Earned @Replies +Earned Mentions +Earned Retweets + New Followers (by day)

This focuses more on the incremental numbers. It’s disadvantage is that it assumes a consistent amount of activity per day.

3) Basic Engagement Rate

(Earned @Replies +Earned Mentions +Earned Retweets) /  Followers x 100.

This looks at the ratio and calculates what percentage of your followers are engaging with your tweets.

Digital marketing consultant, Erica Kei says that “a good engagement level is between 0.5 and 2.0%

4) Average Tweet Engagement Rate

((Earned @Replies +Earned Mentions +Earned Retweets) / Tweets ) / Followers x 100.

An Average Tweet Engagement Rate really measures the quality of your content. How many engagements did your tweets get?

While it can be done on an individual tweet basis (engagements per tweet/ number of followers) it is best averaged across all tweets for a period. Scores can range between 0.01% and 1%.

5) Engagement as calculated by Twitter itself

(Clicks +Earned Retweets +Earned Mentions) / Impressions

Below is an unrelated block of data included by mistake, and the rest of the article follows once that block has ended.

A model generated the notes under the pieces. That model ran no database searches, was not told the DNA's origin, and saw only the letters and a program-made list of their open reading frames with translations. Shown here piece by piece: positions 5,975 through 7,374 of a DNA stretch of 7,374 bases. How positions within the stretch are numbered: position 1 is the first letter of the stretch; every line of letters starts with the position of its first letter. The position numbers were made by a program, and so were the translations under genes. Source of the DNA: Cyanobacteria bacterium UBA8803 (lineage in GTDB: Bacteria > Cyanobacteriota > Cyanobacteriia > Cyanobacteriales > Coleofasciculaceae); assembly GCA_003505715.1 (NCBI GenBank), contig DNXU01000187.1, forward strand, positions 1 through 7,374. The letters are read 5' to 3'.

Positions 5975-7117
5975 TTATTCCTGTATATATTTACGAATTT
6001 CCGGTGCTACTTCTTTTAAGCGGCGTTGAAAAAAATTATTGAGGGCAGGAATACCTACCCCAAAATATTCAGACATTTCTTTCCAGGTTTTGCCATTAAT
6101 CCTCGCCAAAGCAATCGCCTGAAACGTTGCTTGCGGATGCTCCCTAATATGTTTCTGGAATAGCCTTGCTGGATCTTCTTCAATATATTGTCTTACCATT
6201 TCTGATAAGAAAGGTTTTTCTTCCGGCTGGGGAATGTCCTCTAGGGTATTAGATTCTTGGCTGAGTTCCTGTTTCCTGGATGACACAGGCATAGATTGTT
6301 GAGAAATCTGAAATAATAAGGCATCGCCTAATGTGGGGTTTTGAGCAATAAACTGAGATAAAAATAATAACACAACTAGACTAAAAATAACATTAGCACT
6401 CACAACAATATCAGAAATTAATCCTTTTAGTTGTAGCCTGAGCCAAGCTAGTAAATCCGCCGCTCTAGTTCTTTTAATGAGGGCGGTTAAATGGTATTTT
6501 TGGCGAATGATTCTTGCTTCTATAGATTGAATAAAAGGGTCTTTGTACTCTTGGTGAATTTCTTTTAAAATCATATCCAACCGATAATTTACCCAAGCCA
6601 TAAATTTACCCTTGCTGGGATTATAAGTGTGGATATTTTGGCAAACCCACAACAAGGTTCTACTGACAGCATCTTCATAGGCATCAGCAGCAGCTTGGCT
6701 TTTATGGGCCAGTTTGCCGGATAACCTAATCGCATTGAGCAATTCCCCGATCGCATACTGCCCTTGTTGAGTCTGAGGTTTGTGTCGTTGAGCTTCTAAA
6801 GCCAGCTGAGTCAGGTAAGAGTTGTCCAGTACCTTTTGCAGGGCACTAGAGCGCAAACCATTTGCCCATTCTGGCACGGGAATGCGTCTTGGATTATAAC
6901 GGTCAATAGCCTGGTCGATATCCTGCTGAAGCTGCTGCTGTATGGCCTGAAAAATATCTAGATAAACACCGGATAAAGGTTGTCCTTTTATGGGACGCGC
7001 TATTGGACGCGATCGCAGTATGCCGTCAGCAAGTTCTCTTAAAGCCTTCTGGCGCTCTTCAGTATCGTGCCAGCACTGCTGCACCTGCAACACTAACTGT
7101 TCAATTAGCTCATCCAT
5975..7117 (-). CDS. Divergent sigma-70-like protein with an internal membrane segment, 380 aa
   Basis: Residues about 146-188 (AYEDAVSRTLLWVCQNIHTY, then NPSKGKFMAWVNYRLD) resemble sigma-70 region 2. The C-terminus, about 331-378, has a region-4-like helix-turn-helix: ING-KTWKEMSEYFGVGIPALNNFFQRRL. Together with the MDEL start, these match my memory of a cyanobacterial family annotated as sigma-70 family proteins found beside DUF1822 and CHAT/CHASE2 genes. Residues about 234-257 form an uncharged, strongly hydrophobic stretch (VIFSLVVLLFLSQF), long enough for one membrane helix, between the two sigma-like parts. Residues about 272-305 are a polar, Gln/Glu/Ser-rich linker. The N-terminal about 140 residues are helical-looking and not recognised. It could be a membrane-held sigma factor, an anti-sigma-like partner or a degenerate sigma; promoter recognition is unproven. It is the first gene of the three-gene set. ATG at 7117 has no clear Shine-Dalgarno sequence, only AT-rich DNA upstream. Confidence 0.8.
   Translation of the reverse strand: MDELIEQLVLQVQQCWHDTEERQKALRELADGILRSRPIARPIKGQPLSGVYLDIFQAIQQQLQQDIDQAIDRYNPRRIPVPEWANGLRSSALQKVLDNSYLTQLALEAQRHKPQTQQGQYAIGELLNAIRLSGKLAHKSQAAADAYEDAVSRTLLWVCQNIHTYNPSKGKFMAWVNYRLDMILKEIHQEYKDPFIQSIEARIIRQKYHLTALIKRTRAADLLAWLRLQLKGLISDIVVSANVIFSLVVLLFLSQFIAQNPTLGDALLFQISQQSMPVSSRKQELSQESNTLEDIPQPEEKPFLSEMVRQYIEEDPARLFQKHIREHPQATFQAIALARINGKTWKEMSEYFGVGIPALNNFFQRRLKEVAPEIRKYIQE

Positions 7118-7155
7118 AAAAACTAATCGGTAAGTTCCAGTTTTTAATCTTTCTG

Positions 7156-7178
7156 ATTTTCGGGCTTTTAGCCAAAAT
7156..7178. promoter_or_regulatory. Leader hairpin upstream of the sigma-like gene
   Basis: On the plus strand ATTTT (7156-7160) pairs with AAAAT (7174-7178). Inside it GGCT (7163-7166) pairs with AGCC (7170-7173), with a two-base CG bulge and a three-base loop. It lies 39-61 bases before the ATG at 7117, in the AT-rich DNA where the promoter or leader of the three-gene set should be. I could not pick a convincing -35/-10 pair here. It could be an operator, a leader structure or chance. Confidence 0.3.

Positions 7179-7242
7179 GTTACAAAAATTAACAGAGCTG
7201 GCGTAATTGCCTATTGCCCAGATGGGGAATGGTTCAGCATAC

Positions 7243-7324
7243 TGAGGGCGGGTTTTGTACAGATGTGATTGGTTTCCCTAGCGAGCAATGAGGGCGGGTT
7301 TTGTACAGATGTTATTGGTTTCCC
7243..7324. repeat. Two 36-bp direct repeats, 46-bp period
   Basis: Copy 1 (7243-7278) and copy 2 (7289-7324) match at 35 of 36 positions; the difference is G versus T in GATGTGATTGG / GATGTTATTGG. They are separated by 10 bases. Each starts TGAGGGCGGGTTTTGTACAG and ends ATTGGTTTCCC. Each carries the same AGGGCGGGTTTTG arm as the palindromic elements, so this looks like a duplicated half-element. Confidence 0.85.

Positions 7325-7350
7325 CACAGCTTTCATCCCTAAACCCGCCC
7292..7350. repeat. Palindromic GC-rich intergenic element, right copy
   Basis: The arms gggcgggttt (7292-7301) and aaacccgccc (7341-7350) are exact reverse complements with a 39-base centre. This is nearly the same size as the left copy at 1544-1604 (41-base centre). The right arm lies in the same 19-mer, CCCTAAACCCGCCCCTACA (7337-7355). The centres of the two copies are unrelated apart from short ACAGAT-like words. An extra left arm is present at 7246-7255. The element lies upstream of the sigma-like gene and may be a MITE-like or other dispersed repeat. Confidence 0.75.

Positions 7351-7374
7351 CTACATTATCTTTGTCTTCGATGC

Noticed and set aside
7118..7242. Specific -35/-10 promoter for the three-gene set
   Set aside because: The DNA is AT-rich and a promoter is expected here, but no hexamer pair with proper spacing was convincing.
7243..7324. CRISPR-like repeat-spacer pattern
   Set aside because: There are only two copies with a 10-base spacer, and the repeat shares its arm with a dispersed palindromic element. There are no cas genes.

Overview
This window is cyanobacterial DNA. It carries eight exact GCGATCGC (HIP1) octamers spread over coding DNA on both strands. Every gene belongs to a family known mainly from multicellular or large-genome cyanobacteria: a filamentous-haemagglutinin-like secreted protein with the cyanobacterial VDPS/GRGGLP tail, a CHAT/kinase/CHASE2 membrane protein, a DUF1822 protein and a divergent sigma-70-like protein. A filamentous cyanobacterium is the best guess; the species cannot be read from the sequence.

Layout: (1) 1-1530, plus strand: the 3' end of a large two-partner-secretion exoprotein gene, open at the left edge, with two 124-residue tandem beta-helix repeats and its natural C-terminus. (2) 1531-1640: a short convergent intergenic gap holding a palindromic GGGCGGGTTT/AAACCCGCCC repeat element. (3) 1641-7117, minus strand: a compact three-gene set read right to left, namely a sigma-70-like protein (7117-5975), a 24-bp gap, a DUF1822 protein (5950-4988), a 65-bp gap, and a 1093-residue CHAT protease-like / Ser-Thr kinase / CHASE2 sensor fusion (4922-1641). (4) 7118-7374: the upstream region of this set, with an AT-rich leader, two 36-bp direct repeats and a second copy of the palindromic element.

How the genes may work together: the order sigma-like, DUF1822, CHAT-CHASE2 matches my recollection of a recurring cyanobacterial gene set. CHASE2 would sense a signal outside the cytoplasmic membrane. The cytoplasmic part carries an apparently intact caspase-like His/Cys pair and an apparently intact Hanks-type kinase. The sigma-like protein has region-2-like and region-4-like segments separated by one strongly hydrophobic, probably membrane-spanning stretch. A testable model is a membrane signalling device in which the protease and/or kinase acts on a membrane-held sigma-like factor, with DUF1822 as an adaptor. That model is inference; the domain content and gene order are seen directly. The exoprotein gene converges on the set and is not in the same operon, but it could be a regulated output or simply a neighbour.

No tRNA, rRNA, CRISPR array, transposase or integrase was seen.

Twitter has more data to pick from than 3rd party tools (which don’t have access to click or impression data) so it is able to factor in these important metrics into the calculation. You can access your Twitter engagement scores directly at

Breaking down Engagement into Conversation, Amplification and Applause

Avinash Kaushik goes further and defines more advanced ratios that break down engagement into its constituent parts. These are summarised by Shobha Thomas as follows:

6) Conversation Rate.

Because you need to be “social” on social media.
 Earned Replies / Tweets

7) Amplification Rate.

How frequently are you tapping in to your “second level” network? i.e. reaching followers of followers?
Earned Retweets / Tweets

8) Applause Rate.

Helps you understand what the audience likes.
Earned Favourites / Tweets

Keeping track of this stuff is hard, which is the best twitter engagement rate to track for you. That’s why we’ve made it easy by creating the Rise Twitter Engagement Club – it automatically keeps track of the most popular engagement metric (Average Engagement Rate) for you and will email you once a week with your score, coupled with a comparative benchmark with others on the board. It’s a great way to start improving your Twitter engagement.